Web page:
The niece of a woman who was one of the four Americans killed by Somali pirates Tuesday spoke lovingly about her aunt and gave more details about the death of the sailors.
The yacht's owners, Jean and Scott Adam of Marina del Rey near Los Angeles, along with Bob Riggle and Phyllis Macay of Seattle were taken hostage Friday several hundred miles south of Oman. The pirates fired a rocket-propelled grenade at a U.S. warship following the hijacked vessel Tuesday, then gunfire erupted and the Americans were fatally wounded.
Nina Crossland, a South San Francisco woman who was the niece of Phyllis Macay, on Tuesday recalled the type of person her aunt was.
“My aunt was a very smart and avid sailor,” said Nina Crossland, from the family’s South San Francisco residence. Crossland is the family’s spokesperson and Macay’s niece. “She was living her dream sailing around the world. We want the media to know that she was vivacious … and she lit up the room when she walked in.”
Friends, family and fellow sailors said that despite an adventurous spirit, the four were meticulous planners who knew the dangers they faced. The Adams had been sailing around the world since December 2004 with a 58-foot yacht full of Bibles to distribute to remote regions, and were joined by Riggle and Macay, who left Seattle nine or 10 months ago.
The four had traveled with a large flotilla to stay safe from pirates earlier in the trip, but had left the group when the attack occurred, Crossland, told reporters Tuesday.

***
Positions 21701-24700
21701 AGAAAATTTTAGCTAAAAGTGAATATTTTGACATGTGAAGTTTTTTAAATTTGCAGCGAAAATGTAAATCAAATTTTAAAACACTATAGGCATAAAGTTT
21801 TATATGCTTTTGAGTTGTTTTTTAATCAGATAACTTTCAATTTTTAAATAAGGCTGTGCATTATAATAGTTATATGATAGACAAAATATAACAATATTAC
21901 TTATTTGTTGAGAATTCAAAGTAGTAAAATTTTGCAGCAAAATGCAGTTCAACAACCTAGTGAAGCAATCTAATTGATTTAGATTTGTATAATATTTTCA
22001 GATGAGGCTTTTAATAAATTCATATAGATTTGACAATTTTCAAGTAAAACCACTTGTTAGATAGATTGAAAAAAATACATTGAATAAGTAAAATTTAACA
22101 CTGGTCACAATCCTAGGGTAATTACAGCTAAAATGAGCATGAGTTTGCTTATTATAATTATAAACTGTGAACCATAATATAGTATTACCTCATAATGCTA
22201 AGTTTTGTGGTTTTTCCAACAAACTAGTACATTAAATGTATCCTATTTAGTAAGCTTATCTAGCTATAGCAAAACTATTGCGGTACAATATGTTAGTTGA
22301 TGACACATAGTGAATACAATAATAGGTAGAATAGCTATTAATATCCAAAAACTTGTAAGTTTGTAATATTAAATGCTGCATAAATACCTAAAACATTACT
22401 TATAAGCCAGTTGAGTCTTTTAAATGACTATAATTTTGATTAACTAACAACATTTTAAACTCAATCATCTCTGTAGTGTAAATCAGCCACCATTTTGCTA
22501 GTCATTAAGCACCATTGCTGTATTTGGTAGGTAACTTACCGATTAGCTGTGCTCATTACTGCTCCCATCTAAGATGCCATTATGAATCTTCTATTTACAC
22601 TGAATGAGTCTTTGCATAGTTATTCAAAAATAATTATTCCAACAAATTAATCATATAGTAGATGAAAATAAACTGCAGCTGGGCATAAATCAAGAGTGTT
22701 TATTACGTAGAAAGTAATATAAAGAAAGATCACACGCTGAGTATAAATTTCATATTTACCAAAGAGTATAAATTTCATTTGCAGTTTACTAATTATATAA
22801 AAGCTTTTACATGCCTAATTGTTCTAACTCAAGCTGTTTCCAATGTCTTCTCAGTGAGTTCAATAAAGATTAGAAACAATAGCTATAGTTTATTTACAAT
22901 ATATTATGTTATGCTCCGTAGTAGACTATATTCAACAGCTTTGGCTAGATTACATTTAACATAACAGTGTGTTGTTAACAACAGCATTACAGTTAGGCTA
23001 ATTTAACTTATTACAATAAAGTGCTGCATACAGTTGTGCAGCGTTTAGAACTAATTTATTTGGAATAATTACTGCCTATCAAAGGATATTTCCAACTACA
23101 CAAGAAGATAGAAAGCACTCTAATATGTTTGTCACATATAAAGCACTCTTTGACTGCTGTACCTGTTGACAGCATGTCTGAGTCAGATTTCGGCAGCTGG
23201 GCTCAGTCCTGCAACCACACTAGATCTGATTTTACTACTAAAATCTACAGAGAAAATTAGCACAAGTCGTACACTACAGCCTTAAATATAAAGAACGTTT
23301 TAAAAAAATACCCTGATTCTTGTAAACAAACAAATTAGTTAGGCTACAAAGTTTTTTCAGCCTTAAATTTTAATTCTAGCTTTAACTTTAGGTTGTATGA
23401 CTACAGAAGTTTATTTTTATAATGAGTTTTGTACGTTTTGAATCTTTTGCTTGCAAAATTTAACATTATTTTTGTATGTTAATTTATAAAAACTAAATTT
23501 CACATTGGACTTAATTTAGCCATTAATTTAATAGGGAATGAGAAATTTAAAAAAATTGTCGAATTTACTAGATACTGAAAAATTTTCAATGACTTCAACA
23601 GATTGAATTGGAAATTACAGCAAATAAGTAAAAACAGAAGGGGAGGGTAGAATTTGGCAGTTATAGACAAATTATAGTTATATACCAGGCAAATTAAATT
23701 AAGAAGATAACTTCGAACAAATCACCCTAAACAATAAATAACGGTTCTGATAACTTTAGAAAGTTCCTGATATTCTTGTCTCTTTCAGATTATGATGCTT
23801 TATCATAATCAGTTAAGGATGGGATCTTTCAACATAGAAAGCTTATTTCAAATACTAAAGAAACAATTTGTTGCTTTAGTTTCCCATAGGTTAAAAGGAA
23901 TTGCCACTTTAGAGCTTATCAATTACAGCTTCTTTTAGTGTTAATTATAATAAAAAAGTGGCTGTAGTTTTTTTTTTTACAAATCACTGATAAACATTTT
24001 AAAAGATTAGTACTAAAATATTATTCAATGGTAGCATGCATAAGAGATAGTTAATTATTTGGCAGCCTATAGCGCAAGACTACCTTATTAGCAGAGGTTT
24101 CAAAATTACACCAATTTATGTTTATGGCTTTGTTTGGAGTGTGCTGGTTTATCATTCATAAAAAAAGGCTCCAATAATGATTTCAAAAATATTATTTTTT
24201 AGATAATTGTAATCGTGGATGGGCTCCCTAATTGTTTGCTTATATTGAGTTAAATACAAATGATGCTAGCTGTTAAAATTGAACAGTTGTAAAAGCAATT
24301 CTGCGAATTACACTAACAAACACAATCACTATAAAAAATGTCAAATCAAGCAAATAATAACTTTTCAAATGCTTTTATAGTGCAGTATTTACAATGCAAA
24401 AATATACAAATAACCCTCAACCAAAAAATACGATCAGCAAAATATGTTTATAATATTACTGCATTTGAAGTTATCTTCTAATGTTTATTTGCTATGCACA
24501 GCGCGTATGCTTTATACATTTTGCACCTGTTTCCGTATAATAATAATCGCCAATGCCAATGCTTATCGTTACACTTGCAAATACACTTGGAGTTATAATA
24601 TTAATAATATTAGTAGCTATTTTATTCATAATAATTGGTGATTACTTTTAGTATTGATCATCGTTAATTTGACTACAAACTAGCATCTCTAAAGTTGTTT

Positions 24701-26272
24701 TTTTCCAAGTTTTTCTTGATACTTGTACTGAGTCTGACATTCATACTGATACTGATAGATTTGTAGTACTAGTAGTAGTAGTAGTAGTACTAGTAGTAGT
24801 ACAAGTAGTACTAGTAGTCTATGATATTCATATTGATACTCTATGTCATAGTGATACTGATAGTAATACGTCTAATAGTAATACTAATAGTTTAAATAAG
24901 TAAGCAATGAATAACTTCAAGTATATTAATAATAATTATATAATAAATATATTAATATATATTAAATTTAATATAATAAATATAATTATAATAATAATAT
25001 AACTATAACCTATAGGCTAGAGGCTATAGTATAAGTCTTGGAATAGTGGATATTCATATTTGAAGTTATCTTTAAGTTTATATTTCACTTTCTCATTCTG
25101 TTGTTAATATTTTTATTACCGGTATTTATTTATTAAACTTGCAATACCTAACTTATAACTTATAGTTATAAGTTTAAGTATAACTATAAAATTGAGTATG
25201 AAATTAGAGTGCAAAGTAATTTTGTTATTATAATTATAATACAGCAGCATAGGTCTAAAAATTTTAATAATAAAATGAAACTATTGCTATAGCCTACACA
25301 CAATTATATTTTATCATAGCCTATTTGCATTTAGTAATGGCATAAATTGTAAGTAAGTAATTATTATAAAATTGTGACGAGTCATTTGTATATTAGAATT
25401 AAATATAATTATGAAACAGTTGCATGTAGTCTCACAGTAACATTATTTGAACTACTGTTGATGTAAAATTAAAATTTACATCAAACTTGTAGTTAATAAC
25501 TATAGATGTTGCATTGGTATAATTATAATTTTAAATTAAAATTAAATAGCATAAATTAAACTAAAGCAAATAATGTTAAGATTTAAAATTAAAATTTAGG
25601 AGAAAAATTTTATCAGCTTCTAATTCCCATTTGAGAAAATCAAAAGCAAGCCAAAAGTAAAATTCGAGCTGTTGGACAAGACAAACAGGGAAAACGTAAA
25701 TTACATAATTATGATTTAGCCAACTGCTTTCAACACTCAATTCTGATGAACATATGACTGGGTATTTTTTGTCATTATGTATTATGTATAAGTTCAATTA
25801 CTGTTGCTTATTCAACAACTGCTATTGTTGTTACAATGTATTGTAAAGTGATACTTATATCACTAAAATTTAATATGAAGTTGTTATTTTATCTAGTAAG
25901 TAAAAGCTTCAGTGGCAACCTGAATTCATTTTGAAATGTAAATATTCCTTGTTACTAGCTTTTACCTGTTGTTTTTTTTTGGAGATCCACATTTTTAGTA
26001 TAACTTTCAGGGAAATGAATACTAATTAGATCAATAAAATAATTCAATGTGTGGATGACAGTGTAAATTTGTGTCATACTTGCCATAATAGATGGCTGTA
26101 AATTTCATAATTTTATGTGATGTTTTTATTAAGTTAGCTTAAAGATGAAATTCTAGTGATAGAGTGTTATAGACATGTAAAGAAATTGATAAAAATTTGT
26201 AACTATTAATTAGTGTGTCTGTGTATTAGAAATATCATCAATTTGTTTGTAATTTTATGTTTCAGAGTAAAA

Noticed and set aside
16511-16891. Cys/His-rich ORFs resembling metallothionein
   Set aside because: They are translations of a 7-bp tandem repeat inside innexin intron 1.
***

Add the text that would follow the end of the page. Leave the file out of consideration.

Contrary to various initial media reports, Crossland said that when the first Navy SEAL boarded the boat after hearing gunshots, her aunt was still alive and not dead as previously reported.
“She was alive,” Crossland said, “and they tried to revive her through surgery.”
Mariners were warned about traveling through the area because of the dangers of pirate attacks, but friends and fellow sailors said danger is part of the reality of sailing.
Riggle "would never do anything to jeopardize Phyllis," Hank Curci, a friend and fellow member of the Seattle Singles Yacht Club.
Joe Grande, of the yacht club, said the deaths were like losing a member of the family to those who knew the pair.
"Great sailors, good people. They were doing what they wanted to do, but that's small comfort in the face of this," Grande said.
Macay’s mother, Patricia Drinkwater, was unavailable for comment.
The Associated Press contributed to this report.